Radio Canada: Impacts of wildfires on migratory birds concern Nature Canada
This article was translated from:
Les impacts des feux sur les oiseaux migrateurs préoccupent Nature Canada (Radio Canada)
Forest fires prevented Nature Canada’s specialists from carrying out field work to study migratory birds. Photo: Radio-Canada / Daniel Coulombe
The closure of the Billy-Diamond highway over several weeks prevented specialists, dedicated to the protection of nature, from conducting planned surveys in Eeyou Istchee territory along the James Bay coast.
This work serves to provide scientific data to the Cree communities who are identifying areas within their lands to protect. Cree knowledge holders and tallymen are also involved. This summer, the fieldwork was meant to start in mid-July in the territory of Chisasibi and Eastmain Nations.
Nature Canada’s researchers are used to traveling to Chisasibi to do migratory bird surveys. Photo: Radio-Canada / Jean-michel Cotnoir
“With the materials we need and the equipment we use, it is not really possible to go by plane. We were therefore waiting to see what was going to happen. It was never too clear how the situation was going to evolve. We pushed back the dates as far as possible until we had to cancel field-work altogether,” laments Ted Chesky Naturalist Director for Nature Canada.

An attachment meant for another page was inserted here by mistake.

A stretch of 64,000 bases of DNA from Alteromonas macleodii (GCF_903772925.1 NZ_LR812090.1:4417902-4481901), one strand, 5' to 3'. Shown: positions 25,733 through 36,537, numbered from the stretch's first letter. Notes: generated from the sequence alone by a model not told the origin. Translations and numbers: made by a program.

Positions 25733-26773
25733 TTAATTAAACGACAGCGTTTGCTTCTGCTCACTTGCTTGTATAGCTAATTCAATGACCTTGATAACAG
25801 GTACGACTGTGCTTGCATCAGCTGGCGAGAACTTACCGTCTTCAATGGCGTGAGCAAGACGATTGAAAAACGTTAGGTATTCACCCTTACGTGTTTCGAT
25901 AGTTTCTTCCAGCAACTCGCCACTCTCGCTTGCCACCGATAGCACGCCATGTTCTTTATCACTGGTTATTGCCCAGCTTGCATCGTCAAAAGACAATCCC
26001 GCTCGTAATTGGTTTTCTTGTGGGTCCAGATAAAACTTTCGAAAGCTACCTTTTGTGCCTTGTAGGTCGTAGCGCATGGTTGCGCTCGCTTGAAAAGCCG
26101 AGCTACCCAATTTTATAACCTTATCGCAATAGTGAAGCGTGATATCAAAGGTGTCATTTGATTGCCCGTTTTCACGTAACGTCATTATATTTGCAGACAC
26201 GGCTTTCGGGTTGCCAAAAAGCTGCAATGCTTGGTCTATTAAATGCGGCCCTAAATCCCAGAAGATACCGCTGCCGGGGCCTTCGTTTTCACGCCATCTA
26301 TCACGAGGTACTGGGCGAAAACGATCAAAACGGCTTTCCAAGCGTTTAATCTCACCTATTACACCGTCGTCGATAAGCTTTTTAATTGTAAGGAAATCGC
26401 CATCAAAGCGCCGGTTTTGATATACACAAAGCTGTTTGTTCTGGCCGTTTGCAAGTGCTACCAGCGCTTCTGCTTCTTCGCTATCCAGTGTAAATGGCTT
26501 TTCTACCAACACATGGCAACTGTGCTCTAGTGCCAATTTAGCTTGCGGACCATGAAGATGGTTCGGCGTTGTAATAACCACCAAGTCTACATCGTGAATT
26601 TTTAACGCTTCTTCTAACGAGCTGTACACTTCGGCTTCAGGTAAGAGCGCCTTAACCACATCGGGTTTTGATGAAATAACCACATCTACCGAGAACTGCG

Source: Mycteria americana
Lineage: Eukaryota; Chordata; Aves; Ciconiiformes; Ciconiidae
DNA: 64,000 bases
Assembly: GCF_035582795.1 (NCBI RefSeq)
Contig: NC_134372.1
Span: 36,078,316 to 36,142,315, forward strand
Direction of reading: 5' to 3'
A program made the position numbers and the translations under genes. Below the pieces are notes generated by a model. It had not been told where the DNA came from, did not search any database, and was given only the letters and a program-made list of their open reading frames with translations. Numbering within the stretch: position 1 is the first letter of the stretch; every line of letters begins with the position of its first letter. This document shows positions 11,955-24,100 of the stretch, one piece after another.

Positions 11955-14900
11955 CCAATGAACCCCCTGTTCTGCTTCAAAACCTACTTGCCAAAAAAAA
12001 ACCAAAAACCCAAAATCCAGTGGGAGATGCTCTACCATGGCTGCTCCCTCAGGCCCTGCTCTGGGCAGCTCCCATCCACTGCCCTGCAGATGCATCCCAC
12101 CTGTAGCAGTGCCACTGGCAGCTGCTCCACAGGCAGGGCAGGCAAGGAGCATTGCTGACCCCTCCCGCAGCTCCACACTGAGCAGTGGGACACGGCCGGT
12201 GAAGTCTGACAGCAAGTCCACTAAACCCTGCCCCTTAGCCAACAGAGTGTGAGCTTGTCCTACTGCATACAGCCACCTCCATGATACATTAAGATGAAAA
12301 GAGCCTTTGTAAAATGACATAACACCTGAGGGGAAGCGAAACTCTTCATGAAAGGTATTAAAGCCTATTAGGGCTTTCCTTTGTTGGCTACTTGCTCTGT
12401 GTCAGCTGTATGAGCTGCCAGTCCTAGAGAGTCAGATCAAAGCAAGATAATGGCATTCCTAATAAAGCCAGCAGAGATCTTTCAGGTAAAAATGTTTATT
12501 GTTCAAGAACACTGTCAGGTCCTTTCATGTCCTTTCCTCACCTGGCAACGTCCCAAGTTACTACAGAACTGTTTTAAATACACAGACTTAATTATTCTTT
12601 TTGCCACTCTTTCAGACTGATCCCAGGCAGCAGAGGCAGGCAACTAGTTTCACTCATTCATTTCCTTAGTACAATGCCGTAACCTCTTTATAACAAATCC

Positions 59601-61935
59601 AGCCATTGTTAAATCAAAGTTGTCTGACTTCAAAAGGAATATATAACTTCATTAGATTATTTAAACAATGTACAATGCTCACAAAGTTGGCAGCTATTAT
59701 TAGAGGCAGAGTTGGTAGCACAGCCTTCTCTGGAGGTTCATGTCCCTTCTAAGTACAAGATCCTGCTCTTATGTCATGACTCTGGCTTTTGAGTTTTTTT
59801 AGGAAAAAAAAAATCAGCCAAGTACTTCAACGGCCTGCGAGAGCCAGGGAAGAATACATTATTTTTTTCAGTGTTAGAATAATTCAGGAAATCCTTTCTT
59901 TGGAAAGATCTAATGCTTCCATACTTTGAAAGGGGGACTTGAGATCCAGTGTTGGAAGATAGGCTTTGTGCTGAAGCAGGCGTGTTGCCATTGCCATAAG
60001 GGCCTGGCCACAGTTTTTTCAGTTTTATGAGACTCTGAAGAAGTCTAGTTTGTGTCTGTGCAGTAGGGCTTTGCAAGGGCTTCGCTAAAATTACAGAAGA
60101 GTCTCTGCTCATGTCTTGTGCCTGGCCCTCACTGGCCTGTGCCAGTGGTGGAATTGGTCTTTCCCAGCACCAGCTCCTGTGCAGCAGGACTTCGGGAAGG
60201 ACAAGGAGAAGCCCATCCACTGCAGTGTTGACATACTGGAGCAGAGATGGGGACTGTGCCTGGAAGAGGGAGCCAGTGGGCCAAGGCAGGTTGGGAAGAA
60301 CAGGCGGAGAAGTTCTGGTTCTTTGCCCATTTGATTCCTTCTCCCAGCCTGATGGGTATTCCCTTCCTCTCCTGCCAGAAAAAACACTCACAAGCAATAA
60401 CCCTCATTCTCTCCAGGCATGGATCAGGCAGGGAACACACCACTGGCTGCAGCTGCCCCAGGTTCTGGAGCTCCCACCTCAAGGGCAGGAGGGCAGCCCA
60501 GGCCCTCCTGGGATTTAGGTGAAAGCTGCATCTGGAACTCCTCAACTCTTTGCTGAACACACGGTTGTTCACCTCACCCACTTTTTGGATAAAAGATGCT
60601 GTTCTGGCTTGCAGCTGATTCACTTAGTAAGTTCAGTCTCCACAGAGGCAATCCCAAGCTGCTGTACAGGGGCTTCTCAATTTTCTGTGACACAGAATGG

Few Documented Impacts
Facing this change in plans, the non-governmental organization and its Cree partners chose to evaluate and document the impacts of the fires on the migratory birds that they study. These impacts are poorly documented.
Geese make up part of Cree traditional food. Photo: Radio-Canada / Mathias Marchal
“With Cree partners, we started to speak about the impacts of these enormous fires: The impact on communities, but also on nature, and on our own specialty, birds. Therefore, we decided to pivot this year. There is a story to tell that we never hear about,” Mr. Cheskey argues.
According to him, the fires could have had a very significant impact on migratory birds which go to the north each summer to breed.
“The fires occurred during nesting time, when birds are most vulnerable. They are sedentary, stuck in their nests. They have eggs, chicks.”
— Ted Chesky
This is without taking into account the effects of smoke on the insects that birds often rely on for food. Or even the poor air quality directly affecting the health of birds.
Ted Cheskey believes it is necessary to quickly acquire and share scientific knowledge on these impacts which can also be felt by the Cree who live in line with Nature’s rhythm.
“In the context of climate change and the loss of biodiversity, this reveals an opportunity, in my opinion. We need to pull out all the stops for it to work. I believe that telling the story of the impact of forest fires on birds is a way of raising awareness and building interest in the hopes that it will yield something,” attests Ted, who met with knowledge holders in Chisasibi a few weeks ago.
Ted Cheskey also wants to implement a longer-term monitoring study on the consequences of fires on the birds of the territory.
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